The aim of this study was to co-develop an equitable partnership strategy to support meaningful and equitable engagements. UKCDR defines partnership as a process in which there is mutual participation, trust, respect, benefit and equal value placed on each partner’s contribution at all stages of the research process. Using Liverpool School of Tropical Medicine as a case study collaboration between partners has evolved over time including, joint partnership in advisory panels and informal interactions in conferences and multi-country research networks. The nature of collaboration takes different forms: research, capacity building and teaching and research uptake, advocacy and publishing.
Agenda setting is usually defined mutually in a participatory process; and decisions made fairly and respectfully. The response focusses on local needs and the agenda setting is underpinned by global funding calls global agenda setting. LSTM allows for innovation from Low and Middle Income Country’ partners.
Budget allocations are discussed transparently and collaboratively. Some of the impacts and outputs of equitable partnership strategy and principles include research uptake being led by partners at local and national level. Authorship is fair and transparent and language around data ownership a key issue. The presenters gave recommendations on what the future of partnerships is. The process is guided by a set of values listed in the presentation.
Insights from an ethical toolkit for “Sharing Power with Communities in Priority-Setting for Health Research Projects”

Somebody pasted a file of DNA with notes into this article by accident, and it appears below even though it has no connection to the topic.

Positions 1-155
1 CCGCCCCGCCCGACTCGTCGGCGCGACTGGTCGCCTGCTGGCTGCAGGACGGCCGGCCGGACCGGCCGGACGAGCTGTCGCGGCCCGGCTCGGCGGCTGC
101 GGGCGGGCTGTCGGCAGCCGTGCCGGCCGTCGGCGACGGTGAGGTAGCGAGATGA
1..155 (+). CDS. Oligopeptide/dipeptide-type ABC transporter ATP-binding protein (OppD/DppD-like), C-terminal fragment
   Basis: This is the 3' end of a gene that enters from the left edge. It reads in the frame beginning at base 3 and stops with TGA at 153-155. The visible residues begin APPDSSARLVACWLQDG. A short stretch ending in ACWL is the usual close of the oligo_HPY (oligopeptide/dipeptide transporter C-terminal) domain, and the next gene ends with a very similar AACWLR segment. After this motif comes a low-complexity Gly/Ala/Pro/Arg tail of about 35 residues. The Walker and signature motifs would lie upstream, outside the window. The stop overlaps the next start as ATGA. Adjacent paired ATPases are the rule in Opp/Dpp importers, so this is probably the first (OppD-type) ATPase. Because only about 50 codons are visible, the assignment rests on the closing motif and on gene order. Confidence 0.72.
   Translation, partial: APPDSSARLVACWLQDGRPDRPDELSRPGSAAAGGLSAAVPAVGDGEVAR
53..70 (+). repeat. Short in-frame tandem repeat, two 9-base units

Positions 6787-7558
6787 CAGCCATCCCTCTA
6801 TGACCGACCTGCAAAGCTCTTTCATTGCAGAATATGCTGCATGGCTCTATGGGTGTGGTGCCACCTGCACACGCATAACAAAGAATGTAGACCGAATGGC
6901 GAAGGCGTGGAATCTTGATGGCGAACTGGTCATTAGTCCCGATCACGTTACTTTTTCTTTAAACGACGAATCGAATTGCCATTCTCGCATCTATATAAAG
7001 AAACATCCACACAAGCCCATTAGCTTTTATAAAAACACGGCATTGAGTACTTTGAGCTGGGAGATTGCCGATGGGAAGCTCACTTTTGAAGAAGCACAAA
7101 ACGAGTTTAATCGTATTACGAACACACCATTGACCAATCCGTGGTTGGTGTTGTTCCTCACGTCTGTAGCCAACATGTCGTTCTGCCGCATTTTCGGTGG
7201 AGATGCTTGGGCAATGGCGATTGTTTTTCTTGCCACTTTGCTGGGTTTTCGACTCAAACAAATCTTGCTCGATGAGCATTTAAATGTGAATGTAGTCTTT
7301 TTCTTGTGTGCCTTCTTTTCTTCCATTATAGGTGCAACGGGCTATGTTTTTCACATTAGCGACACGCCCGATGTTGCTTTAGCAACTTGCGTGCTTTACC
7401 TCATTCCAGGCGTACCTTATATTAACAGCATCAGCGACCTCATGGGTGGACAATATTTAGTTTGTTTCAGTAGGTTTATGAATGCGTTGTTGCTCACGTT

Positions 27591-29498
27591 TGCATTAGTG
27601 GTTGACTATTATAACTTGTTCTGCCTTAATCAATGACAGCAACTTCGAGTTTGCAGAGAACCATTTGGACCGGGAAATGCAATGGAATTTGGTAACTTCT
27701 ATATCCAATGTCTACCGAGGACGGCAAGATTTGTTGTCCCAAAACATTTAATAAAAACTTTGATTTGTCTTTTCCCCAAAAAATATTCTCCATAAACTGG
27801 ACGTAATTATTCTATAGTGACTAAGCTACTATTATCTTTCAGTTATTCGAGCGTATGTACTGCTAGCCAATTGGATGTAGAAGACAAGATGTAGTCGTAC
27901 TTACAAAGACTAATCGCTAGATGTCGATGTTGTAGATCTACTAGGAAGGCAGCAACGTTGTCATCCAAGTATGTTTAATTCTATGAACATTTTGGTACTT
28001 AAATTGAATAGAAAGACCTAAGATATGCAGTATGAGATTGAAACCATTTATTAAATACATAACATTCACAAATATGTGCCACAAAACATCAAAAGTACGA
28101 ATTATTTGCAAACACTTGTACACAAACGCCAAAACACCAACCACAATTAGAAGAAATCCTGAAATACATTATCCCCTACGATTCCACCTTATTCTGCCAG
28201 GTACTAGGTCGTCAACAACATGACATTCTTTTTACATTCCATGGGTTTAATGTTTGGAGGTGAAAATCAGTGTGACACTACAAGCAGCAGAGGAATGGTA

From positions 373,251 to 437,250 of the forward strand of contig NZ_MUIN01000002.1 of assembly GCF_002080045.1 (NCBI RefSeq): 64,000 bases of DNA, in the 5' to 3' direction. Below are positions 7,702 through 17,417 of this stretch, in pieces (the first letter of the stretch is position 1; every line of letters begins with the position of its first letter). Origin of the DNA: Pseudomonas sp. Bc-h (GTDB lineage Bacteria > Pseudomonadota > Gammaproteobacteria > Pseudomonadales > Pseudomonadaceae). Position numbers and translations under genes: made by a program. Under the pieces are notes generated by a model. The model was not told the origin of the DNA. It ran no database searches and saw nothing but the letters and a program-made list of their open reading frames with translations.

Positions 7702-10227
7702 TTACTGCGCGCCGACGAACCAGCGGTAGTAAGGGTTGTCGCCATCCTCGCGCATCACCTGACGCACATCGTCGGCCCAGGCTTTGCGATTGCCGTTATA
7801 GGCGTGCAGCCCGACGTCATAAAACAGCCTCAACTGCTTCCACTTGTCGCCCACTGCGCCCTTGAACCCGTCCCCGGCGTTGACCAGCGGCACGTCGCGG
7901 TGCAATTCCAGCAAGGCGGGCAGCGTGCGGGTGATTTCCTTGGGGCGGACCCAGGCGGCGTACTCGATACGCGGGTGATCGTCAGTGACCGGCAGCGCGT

Dr. Bridget Pratt shared the toolkit which is a reflective project planning aid for use before priority-setting is undertaken for a health research project. It helps both researchers and community members share power more evenly. The toolkit is a set of four worksheets: selecting a partner, deciding to partner, deciding to engage with the wider community and designing the priority-setting process. Engagement has four components: the person that initiates (leadership), for what purpose (instrumental vs. empowerment), who participates (diversity within the community and representation) and how they participate (stage, level, space, ground rules, facilitation, listening, being heard and compensation). These were discussed at length during the presentation. Stakeholders must appreciate that there are a lot of considerations involved when seeking to share power with communities in setting research topics and questions and in decision-making in health research projects. The ethical toolkit is helpful to think through these considerations. Nonetheless, ethical dilemmas will arise when trying to share power and to address the ethical considerations in the toolkit. People must remember that sharing power is complicated but ethically essential.